News/Meeting in Philippines: More than 1 million caught in modern-day...

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Subject: News/Meeting in Philippines: More than 1 million caught in modern-day...
From: Melanie Orhant (morhant@igc.org)
Date: Fri May 26 2000 - 08:56:56 EDT


          Officials: More than 1 million caught in modern-day...

APws 3-29-00 6:09 AM

The Associated Press.

By OLIVER TEVES
    MANILA, Philippines (AP) -- More than 1 million women and children are
being bought and sold around the world yearly in modern-day slavery so
lucrative and fast-growing that it competes with trafficking in firearms
and drugs, U.S. officials said Wednesday.
    "Trafficking in human beings is an urgent, increasing and devastating
problem, which we must recognize clearly and address firmly," U.S.
Secretary of State Madeleine Albright said in a videotaped message at the
opening in Manila of a regional conference on combating human trafficking
in Asia.
    "This cynical and shameless trade distorts our economies, degrades our
societies, endangers our neighborhoods, and robs many of our citizens of
their dreams, their dignity, and often their very lives," she said.
    During their three-day meeting, delegates from 16 Asia-Pacific nations,
Australia, Canada, Russia, United States and the European Union and 18
international organizations will try to craft a regional action program to
prevent trafficking, prosecute those involved and protect and help victims
return to society.
    The Asian Regional Initiative Against Trafficking in Women and Children
in meeting is being hosted by the U.S. and Philippine governments.
    Ralph Boyce, U.S. deputy assistant secretary of state for East Asian and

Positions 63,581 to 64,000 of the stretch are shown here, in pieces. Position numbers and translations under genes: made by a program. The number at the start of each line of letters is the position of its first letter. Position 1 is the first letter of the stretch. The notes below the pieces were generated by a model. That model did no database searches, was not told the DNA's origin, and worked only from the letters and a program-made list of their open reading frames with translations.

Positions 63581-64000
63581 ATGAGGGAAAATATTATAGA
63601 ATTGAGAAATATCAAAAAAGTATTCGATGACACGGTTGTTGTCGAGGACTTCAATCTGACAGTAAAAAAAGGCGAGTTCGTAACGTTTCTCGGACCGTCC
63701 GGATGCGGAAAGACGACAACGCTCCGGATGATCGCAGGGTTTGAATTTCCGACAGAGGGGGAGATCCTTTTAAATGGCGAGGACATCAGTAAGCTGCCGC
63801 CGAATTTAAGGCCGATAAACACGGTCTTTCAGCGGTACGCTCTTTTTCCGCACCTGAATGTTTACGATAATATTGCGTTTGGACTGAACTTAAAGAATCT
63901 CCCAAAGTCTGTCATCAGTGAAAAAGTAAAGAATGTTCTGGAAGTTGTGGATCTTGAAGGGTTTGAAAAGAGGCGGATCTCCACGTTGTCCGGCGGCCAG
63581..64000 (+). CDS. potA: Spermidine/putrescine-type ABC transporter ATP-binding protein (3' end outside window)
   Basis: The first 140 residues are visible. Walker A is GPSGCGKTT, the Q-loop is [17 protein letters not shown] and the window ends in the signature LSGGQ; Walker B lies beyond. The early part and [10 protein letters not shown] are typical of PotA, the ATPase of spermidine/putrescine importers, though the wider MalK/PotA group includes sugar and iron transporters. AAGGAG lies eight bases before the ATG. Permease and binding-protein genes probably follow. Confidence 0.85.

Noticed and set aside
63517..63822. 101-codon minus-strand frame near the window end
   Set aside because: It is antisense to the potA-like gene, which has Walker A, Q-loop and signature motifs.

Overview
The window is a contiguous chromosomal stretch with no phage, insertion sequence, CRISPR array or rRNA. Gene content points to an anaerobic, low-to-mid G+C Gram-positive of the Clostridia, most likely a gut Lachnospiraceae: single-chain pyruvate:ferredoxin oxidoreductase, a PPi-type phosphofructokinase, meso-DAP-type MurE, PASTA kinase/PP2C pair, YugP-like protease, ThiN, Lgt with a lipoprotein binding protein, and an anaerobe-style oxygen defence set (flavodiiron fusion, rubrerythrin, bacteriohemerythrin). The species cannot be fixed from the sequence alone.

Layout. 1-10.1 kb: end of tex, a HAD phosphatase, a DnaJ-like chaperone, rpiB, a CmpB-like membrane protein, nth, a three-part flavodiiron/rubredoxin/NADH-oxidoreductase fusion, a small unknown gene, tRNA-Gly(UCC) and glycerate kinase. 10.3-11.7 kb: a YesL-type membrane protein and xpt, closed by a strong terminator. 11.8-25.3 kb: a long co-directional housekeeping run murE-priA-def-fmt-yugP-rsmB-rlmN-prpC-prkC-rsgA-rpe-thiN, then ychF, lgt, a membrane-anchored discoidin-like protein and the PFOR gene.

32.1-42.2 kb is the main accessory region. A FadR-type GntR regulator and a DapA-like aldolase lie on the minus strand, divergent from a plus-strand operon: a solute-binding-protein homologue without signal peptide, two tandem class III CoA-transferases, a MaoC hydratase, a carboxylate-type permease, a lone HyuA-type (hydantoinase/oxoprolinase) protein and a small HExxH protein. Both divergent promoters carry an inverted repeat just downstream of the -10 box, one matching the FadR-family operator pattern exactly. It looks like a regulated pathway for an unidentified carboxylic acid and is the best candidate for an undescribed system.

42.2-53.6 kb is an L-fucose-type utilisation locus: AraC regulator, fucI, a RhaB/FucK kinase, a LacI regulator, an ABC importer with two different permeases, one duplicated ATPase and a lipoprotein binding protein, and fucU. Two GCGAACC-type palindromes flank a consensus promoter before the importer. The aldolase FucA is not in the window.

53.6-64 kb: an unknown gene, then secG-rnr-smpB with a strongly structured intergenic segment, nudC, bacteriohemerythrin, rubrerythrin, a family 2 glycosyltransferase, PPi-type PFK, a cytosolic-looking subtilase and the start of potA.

Pacific affairs, said human trafficking is considered the "third largest
source of profits for organized crime" after guns and drugs.
    "It requires relatively little capital investment and the risks of
prosecution and severe punishment are still fairly low," Boyce said.
    Anita L. Botti, deputy director of the U.S. President's Interagency
Council on Women, said women are "literally bought and sold" in Europe for
up to dlrs 30,000.
    Botti said syndicates traffic about 250,000 women and children from
Southeast Asia and 150,000 to 200,000 from Russia annually.
    "The fact that we have modern-day slavery in the 21st century is defying
logic," Botti said.
    Philippine Foreign Secretary Domingo Siazon said the "cruel and inhuman"
practice is rooted in poverty, political instability, ignorance and
indifference.
    Trafficking is difficult to track down because it is camouflaged by
increasing migration that evade immigration rules and exploit the "personal
vulnerabilities" of victims.
    He said workers legitimately recruited for overseas work are promised
high-paying jobs but end up as prostitutes, while women tourists become
domestic helpers, dancers or bar girls, and religious pilgrims later become
bonded laborers. Mail-order bride schemes also mask trafficking, he added.
    Siazon said children are commercially exploited through adoption schemes
and many are bought and sold for pornography and prostitution. Some are
also sold for organ transplants, he said without giving details.
    He said more aggressive measures should be taken such as strengthening
inter-country adoption laws, mail-order bride rules and establishing
regional centers or networks that will help countries share information on
human trafficking, boost law enforcement and provide care for victims.


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